Move Over, Network Security
As business moves to the Web, security must move to protocols and data, and away from the network. by Paul Simmonds
Network security is dead; long live network QoS.
Let's look at why. Imagine a C-level executive came to you and wanted to know whether he or she could transmit a highly confidential raw text file using TFTP. Every security officer I know, however junior, would explain to them why this is a bad idea.
There are two solutions to the schoolboy problem: harden your border so it's leakproof, and upgrade your infrastructure with NAC, NAP, network sensors, IDS and IPS; or use SFTP or put it in a PGP wrapper.
While I know of a few three-letter agencies that may choose the first solution, in the real world there is no ROI case for it. And the reality is that when you are encrypting the data, or using secure protocols, all those expensive network monitoring solutions on your network have just been bypassed as they can no longer inspect traffic. This simple illustration demonstrates why traditional network security measures are no longer viable in today's extended enterprise.
When you have to manage a large multinational corporate network, you are unable to physically constrain the boxes and wires. Nor is there a practical way to control thousands of devices that need to connect daily--most being automatically allocated an IP address (using DHCP). Then add the fact that you are letting through port 80, for both the Web and applications, and your border has a slew of gaping holes for applications, connections to third parties, joint ventures, business partners and others.
So what can we do at the network layer? Well, the network is good at being resilient, and there are many additions to ensure traffic is protected against flood DoS attacks, not to mention traffic shaping. But all this is just ensuring that the network has the appropriate level of quality of service. Ultimately it is doing nothing to protect the data.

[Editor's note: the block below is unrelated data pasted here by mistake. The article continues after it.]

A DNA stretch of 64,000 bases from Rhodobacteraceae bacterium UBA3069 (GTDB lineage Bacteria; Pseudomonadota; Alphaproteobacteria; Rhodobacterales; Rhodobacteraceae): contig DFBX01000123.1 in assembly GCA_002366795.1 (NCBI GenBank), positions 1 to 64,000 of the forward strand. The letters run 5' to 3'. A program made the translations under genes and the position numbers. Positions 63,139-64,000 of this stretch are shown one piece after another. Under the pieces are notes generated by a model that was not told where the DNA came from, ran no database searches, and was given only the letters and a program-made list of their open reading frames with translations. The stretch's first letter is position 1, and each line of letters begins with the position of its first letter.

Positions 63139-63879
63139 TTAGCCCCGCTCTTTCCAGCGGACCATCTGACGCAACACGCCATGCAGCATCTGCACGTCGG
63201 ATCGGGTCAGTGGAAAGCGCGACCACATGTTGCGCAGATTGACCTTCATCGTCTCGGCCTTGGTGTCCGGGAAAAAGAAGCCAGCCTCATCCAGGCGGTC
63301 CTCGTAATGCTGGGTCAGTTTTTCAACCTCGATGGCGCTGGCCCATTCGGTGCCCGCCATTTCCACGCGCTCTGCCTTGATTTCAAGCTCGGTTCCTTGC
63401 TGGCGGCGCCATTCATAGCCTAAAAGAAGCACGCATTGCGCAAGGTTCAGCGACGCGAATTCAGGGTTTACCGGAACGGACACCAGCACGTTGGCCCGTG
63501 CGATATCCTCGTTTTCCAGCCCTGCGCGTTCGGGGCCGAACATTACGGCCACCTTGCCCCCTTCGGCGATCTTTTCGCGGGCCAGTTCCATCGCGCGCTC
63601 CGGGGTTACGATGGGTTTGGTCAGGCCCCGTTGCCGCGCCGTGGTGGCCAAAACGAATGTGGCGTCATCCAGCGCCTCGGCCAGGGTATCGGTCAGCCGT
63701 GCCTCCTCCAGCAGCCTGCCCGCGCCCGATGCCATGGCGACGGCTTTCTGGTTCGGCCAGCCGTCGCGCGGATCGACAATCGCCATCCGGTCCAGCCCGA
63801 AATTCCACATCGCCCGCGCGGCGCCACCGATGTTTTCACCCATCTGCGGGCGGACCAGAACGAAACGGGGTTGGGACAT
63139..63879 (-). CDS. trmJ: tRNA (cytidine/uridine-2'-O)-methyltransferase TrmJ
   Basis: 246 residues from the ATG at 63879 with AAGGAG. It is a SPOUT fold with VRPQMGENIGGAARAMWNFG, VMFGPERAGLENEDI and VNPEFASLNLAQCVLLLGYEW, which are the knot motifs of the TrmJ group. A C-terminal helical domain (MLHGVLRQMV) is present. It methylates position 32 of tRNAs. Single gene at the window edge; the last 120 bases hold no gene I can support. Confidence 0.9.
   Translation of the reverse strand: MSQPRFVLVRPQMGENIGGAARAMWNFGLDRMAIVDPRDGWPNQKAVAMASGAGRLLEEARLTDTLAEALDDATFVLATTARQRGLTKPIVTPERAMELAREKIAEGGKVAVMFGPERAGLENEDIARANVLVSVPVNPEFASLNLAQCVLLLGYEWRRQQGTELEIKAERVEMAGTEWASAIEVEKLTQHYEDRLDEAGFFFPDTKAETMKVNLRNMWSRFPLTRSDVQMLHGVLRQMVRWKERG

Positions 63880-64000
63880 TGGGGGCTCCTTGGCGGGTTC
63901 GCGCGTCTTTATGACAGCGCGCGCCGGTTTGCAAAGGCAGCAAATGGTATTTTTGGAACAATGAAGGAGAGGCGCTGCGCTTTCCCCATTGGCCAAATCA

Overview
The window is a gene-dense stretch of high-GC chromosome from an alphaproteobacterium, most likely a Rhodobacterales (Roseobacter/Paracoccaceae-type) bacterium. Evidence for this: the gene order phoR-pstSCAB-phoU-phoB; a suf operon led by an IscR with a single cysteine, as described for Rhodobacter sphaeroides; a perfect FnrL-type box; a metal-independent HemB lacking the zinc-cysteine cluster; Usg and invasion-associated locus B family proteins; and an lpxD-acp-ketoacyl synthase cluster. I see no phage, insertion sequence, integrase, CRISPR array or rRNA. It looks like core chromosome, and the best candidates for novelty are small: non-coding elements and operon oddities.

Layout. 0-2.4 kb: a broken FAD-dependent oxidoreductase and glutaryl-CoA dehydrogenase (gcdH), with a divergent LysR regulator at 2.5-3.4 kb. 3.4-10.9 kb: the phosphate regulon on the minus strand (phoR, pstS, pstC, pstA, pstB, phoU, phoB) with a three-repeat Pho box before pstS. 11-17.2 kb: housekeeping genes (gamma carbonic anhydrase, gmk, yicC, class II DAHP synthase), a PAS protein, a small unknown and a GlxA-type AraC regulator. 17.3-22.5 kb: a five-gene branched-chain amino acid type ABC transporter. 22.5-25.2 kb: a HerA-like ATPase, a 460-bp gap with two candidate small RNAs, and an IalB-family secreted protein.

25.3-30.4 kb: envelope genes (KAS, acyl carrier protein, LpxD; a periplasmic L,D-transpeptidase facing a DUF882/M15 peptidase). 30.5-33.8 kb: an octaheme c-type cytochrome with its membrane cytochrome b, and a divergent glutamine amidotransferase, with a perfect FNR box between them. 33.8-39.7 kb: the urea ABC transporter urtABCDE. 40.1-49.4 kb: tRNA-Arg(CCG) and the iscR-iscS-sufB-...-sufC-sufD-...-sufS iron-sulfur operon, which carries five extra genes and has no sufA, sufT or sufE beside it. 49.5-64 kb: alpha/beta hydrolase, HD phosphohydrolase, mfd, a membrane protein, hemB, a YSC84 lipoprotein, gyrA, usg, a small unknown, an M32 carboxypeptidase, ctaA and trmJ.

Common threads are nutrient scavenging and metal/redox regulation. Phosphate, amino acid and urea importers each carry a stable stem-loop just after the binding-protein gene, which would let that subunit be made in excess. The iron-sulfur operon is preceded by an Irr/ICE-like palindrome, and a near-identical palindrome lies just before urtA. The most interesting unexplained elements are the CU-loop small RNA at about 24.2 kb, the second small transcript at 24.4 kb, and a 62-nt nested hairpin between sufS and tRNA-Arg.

As our intranets continue the slide toward looking more and more like the Internet--we continue to move ever increasing numbers of devices to Internet/ public IP addresses--the security must move to the protocols and data.
Thus, the fundamental question you should ask is: "If I can design my device to work securely on the Internet (day-in, day-out), why would I want to operate with a reduced security posture on the intranet?" To which the answer is: "I wouldn't, but the insecure design of many current applications forces me to."
So we gradually move to applications that use secure protocols and design out any reliance on the network other than for transport of the raw packets.
The goal, therefore, is to be able to design your systems to run securely on the raw Internet, and then run most of them on an intranet that provides guarantees around throughput and latency.
Obviously, anyone with "network security" in their title will probably not relish the thought of being called a "network QoS something," to which my retort would be "get over it." Networks are about ensuring that data is smoothly delivered from one point to the other, so a network QoS specialist should be a very honorable profession. But don't confuse it with security.
Paul Simmonds is a board member of the Jericho Forum, and CISO of U.K. chemical company ICI. Send comments on this column to email@example.com.